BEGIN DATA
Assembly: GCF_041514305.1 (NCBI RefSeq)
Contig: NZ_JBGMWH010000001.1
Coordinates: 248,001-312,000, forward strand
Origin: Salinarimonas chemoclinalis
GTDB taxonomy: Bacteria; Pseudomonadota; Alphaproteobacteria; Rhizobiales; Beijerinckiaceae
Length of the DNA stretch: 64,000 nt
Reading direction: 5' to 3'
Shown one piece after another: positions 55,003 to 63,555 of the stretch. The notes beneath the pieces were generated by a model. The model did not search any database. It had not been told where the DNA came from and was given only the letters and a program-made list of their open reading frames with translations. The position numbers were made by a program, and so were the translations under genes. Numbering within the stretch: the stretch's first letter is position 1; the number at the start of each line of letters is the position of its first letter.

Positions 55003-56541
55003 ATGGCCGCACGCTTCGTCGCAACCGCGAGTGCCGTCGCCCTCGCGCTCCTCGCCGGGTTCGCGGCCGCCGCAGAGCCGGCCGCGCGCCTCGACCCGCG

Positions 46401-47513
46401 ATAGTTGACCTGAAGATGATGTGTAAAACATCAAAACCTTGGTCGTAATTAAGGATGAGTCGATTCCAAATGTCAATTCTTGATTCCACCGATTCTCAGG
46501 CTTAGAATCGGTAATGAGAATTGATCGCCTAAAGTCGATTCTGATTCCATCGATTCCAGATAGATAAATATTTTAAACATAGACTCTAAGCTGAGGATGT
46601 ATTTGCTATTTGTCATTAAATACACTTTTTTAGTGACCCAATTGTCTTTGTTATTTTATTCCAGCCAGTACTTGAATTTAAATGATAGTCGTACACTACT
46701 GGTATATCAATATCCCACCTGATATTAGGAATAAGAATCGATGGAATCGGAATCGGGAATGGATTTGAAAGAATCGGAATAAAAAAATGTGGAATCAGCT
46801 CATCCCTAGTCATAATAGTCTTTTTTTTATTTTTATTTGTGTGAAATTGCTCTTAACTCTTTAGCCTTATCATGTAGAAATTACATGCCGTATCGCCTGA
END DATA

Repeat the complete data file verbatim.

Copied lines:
Assembly: GCF_041514305.1 (NCBI RefSeq)
Contig: NZ_JBGMWH010000001.1
Coordinates: 248,001-312,000, forward strand
Origin: Salinarimonas chemoclinalis
GTDB taxonomy: Bacteria; Pseudomonadota; Alphaproteobacteria; Rhizobiales; Beijerinckiaceae
Length of the DNA stretch: 64,000 nt
Reading direction: 5' to 3'
Shown one piece after another: positions 55,003 to 63,555 of the stretch. The notes beneath the pieces were generated by a model. The model did not search any database. It had not been told where the DNA came from and was given only the letters and a program-made list of their open reading frames with translations. The position numbers were made by a program, and so were the translations under genes. Numbering within the stretch: the stretch's first letter is position 1; the number at the start of each line of letters is the position of its first letter.

Positions 55003-56541
55003 ATGGCCGCACGCTTCGTCGCAACCGCGAGTGCCGTCGCCCTCGCGCTCCTCGCCGGGTTCGCGGCCGCCGCAGAGCCGGCCGCGCGCCTCGACCCGCG

Positions 46401-47513
46401 ATAGTTGACCTGAAGATGATGTGTAAAACATCAAAACCTTGGTCGTAATTAAGGATGAGTCGATTCCAAATGTCAATTCTTGATTCCACCGATTCTCAGG
46501 CTTAGAATCGGTAATGAGAATTGATCGCCTAAAGTCGATTCTGATTCCATCGATTCCAGATAGATAAATATTTTAAACATAGACTCTAAGCTGAGGATGT
46601 ATTTGCTATTTGTCATTAAATACACTTTTTTAGTGACCCAATTGTCTTTGTTATTTTATTCCAGCCAGTACTTGAATTTAAATGATAGTCGTACACTACT
46701 GGTATATCAATATCCCACCTGATATTAGGAATAAGAATCGATGGAATCGGAATCGGGAATGGATTTGAAAGAATCGGAATAAAAAAATGTGGAATCAGCT
46801 CATCCCTAGTCATAATAGTCTTTTTTTTATTTTTATTTGTGTGAAATTGCTCTTAACTCTTTAGCCTTATCATGTAGAAATTACATGCCGTATCGCCTGA